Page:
Further, to elucidate the origin of high catalytic activity of N-In2O3 and understand the role of the interstitial N in the performance of catalyst, a molecular level investigation into I3 reduction reaction at the CH3CN/N-In2O3(110) interface was conducted by virtue of DFT calculations. Herein, a full reaction energetic involving thermodynamics and kinetic are considered to demonstrate the catalytic activity of N-In2O3 toward I3 reduction. With respect to the I3 reduction reaction (I3(sol) + 2 e → 3I(sol)) occurring on the CE, the general consensus of the reaction mechanism can be described in the reference7,29(see details in SI), which shows that the I2 reduction reaction (IRR) occurring at the liquid-solid interface, can determine the overall electrocatalytic activity owing the fast solution reaction (I3(sol) ↔ I2(sol) + I(sol)). Hence we focused our studies on the two elementary reaction steps involved in I2 reduction reaction at the CH3CN/electrode interface, containing I2(sol) + 2* → 2I*; I* + e → I(sol), to explore the activity of In2O3 with or without N doping. It is found that on N-In2O3(110) surface I2 molecule can readily dissociate into two I* atoms without an obvious dissociation barrier (Eadis), resulting in I* sitting preferably on the top of In atom at a distance (d(In-I)) of ~ 2.93 Å, while it is hard on pure In2O3(110). The adsorbed iodine atom (I*) can receive one electron and then desorb into solution in form of I with a much elongated d(In-I) of 4.20 Å at the transition state (TS) structure, being surrounded by CH3CN molecules with H atoms in methyl pointing to it. The charge density differences show (Figure 4c) that the electrons accumulate at I atom in TS (Bader: 0.69 e), resulting from the electron depletion at the surface In atom and the surface adsorbed CH3CN molecules and there is no orbital overlap between the p-orbital of ion-like I and p-orbital of surface In atom, indicating a typical ionic bond of In-I. Figure 4a shows the reaction standard Gibbs free energy profile of IRR at the CH3CN/N-In2O3(110) interface, in which the energy profiles on two typical surfaces of Pt electrode, i.e. flat Pt(111) and stepped Pt(411), were also given as the references7,29. From the profile of N-In2O3, one can see that the Gibbs free energies of all elemental reactions at CH3CN/N-In2O3(110) interface decrease step by step from the initial state to final state, indicating a considerable catalytic activity. Quantitatively, the adsorption energy of I atom at CH3CN/N-In2O3(110) interface is between Pt(411) and Pt(111), giving a −0.94 eV, while the corresponding desorption barrier of I* is only 0.28 eV, lower than those at the CH3CN/Pt(111) and CH3CN/Pt(411) interfaces (0.39 eV and 0.63 eV, respectively). Considering that I2 molecule can readily dissociate on all these three surfaces, the dissociation of I2 molecule could be expected to be fast and may be in equilibrium approximately and one can therefore speculate that N-In2O3 can exhibit a good catalytic activity toward IRR owing to the lower Eades, even better than Pt(111). Furthermore, we estimated the equilibrium exchange current (i0) of IRR using the micro-kinetic analysis to compare their activity trend. For these three surfaces, the i0 of the IRR can be determined from equation (10) in SI, which quantitatively indicates the key role of the desorption barrier of I* (Eades); the smaller the Eades, the higher the catalytic activity. Accordingly, it can be concluded that their catalytic activities toward IRR follow in the order of N-In2O3(110) > Pt(111) > Pt(411), being consistent with the experimental Rct values, CV and Tafel measurements.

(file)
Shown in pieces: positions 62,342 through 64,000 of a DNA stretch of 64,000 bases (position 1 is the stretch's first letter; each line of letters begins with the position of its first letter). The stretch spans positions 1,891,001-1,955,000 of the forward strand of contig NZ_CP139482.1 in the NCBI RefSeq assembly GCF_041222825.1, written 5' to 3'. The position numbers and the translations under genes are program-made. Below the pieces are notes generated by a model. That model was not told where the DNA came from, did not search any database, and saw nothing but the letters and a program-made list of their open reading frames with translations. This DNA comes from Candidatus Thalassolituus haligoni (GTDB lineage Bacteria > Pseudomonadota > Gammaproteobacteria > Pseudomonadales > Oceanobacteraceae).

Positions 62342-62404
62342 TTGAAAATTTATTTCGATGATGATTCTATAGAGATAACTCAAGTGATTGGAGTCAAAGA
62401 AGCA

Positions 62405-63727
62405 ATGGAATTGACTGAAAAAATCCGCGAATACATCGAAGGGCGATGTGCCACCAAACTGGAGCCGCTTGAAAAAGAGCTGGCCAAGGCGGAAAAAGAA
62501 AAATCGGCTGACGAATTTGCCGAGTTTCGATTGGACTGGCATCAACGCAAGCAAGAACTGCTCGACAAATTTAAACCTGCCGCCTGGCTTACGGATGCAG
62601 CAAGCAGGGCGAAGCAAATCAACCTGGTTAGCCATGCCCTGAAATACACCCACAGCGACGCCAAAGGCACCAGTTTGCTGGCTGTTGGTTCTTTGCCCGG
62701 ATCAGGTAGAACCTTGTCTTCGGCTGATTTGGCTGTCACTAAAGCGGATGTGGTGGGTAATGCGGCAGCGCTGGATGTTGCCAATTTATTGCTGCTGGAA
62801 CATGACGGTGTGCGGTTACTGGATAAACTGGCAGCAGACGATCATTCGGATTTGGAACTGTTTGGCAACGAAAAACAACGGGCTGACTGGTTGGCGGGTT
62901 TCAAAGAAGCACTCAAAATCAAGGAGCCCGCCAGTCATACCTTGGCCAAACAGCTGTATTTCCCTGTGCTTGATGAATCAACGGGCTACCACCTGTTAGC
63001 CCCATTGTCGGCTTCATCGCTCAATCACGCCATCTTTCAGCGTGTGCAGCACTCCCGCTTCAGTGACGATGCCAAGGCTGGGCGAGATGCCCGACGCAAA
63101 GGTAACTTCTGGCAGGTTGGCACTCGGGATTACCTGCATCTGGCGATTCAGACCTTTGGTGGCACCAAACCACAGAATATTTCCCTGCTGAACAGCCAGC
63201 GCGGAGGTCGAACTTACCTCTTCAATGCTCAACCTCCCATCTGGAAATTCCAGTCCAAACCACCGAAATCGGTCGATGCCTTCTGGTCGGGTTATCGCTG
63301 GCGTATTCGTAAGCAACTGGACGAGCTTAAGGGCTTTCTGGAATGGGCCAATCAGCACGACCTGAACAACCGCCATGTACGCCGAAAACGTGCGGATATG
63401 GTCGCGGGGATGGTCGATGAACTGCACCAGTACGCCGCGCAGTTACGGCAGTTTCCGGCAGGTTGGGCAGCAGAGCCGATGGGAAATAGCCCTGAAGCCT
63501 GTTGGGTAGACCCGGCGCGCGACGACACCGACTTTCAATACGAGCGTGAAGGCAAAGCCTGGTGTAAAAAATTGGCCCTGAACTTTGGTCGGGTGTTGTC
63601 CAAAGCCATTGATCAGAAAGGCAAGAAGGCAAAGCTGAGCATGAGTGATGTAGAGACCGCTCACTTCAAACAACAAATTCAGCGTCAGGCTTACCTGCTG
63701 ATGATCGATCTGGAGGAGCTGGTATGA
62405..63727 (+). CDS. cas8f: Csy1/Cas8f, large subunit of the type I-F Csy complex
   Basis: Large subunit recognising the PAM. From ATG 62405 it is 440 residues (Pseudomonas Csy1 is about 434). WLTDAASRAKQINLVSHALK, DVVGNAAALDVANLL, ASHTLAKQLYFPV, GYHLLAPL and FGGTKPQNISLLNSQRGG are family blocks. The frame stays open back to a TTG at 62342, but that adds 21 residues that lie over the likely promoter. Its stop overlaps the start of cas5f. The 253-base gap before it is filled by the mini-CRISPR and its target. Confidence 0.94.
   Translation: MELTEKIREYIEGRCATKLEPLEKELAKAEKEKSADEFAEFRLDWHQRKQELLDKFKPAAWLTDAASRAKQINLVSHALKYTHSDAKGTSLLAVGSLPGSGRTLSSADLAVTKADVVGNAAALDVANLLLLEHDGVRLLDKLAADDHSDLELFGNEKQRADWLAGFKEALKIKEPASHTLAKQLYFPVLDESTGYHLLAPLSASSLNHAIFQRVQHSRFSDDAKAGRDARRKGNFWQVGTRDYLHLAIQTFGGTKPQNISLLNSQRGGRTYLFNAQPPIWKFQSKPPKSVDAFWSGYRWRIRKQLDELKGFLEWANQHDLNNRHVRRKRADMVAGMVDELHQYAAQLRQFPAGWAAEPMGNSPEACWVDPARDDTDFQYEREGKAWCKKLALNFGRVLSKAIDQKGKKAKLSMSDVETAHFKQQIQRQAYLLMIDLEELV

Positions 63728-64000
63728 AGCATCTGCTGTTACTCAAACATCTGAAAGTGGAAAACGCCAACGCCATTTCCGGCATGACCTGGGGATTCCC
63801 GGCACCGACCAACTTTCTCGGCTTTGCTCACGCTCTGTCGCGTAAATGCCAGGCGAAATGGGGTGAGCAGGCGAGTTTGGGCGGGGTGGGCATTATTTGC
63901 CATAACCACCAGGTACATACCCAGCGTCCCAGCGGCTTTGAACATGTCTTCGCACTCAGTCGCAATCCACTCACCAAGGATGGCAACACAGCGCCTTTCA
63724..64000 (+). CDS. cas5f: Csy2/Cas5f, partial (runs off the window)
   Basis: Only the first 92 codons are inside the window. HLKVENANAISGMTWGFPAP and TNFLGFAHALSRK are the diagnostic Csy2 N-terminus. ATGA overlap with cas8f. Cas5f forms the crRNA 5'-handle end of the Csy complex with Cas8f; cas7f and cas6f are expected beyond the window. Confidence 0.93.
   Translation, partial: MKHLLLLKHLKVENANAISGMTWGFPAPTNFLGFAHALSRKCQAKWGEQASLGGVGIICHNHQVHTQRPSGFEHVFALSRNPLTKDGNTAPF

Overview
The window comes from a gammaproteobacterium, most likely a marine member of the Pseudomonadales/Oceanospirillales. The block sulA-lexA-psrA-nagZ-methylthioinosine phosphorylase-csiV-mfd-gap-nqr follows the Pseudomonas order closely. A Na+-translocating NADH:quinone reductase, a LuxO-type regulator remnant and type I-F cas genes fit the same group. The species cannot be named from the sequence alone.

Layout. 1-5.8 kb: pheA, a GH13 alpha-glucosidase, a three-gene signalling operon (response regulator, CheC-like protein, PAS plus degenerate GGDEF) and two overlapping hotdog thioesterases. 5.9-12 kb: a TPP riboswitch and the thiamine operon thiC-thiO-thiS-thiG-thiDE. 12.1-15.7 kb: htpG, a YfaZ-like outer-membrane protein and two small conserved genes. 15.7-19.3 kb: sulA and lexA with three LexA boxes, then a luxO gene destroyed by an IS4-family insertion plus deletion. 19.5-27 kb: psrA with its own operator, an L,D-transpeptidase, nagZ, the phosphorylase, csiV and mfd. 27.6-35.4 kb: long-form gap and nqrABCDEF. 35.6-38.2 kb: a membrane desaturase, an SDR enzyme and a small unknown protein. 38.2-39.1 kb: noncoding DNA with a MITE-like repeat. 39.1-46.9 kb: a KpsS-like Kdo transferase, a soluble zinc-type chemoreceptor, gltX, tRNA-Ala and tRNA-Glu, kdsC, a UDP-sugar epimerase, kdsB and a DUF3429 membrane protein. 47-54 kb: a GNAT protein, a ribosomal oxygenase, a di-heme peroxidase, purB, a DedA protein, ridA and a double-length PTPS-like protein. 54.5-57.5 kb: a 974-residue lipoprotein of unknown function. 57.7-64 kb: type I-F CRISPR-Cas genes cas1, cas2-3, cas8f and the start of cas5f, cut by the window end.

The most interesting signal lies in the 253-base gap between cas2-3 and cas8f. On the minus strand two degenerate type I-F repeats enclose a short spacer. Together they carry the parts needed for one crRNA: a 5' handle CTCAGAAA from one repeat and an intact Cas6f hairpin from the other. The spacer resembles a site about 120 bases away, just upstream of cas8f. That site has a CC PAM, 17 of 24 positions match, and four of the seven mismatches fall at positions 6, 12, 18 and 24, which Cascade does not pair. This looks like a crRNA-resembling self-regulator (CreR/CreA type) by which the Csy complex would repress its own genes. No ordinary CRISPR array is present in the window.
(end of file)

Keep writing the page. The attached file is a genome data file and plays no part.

Figure 4